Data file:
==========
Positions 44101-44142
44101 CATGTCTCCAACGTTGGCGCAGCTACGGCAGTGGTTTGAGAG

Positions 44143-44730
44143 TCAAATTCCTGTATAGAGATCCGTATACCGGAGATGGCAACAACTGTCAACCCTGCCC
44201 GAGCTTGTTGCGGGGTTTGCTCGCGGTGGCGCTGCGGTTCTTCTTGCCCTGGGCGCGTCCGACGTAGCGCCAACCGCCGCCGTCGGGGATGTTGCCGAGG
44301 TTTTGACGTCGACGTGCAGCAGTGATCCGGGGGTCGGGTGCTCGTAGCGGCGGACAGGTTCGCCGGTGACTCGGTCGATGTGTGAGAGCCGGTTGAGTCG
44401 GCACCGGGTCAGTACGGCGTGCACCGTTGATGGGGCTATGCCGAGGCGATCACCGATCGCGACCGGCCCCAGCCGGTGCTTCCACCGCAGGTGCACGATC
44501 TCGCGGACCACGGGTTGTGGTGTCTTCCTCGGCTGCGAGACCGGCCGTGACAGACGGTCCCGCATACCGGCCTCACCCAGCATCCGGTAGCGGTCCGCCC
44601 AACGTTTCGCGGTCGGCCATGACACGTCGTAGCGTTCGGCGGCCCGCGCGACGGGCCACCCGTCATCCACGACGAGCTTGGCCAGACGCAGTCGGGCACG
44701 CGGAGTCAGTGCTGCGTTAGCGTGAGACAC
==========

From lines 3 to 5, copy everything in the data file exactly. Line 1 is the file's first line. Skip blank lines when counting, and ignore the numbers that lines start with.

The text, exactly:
Positions 44143-44730
44143 TCAAATTCCTGTATAGAGATCCGTATACCGGAGATGGCAACAACTGTCAACCCTGCCC
44201 GAGCTTGTTGCGGGGTTTGCTCGCGGTGGCGCTGCGGTTCTTCTTGCCCTGGGCGCGTCCGACGTAGCGCCAACCGCCGCCGTCGGGGATGTTGCCGAGG